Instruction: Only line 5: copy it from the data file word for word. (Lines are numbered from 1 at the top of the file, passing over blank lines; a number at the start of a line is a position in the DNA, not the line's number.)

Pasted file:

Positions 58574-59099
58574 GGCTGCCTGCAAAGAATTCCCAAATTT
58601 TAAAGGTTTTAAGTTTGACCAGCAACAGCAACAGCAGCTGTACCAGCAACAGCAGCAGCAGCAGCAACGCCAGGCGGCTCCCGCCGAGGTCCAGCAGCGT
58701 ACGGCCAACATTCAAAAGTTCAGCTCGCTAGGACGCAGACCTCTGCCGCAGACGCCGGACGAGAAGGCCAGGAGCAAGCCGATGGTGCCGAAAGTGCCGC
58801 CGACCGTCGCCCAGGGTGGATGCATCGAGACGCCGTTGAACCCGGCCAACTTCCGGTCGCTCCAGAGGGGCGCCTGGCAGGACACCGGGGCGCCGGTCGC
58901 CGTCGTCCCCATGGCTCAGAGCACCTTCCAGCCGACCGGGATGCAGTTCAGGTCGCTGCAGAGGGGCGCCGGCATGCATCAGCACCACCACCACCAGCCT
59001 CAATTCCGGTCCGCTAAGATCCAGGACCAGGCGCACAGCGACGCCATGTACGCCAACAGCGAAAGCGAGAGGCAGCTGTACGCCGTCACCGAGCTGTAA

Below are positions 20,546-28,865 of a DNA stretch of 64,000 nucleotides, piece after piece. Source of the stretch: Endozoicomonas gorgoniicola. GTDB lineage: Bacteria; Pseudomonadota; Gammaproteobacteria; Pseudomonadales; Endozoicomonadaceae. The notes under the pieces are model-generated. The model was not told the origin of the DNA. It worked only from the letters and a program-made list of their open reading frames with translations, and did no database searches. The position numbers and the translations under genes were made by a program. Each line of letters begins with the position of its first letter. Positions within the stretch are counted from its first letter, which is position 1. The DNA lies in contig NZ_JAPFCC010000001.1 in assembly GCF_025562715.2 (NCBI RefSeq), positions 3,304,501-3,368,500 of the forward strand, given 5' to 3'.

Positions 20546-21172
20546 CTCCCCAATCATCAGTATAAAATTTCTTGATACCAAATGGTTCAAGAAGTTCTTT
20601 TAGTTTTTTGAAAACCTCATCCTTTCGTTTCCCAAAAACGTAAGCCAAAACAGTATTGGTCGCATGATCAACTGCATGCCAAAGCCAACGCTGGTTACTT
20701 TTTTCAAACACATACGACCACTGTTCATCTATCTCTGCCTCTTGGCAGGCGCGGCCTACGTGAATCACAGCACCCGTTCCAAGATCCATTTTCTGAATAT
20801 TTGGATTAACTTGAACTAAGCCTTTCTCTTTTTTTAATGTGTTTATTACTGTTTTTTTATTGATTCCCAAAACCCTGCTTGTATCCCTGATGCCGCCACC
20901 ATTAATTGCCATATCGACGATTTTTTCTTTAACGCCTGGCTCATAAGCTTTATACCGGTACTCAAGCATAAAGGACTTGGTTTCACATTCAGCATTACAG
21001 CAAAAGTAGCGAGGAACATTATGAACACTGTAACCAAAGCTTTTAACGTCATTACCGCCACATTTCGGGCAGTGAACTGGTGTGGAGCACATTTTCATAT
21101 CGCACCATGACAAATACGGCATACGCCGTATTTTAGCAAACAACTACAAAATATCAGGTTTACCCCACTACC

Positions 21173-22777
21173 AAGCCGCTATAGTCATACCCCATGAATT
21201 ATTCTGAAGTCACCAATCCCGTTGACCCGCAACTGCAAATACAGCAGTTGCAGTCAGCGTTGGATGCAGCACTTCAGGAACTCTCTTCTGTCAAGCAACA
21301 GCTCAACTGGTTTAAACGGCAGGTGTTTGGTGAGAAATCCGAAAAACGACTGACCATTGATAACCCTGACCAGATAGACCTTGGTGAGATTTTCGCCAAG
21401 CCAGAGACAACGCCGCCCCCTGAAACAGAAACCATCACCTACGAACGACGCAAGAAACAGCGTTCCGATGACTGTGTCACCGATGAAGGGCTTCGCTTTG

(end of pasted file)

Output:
58801 CGACCGTCGCCCAGGGTGGATGCATCGAGACGCCGTTGAACCCGGCCAACTTCCGGTCGCTCCAGAGGGGCGCCTGGCAGGACACCGGGGCGCCGGTCGC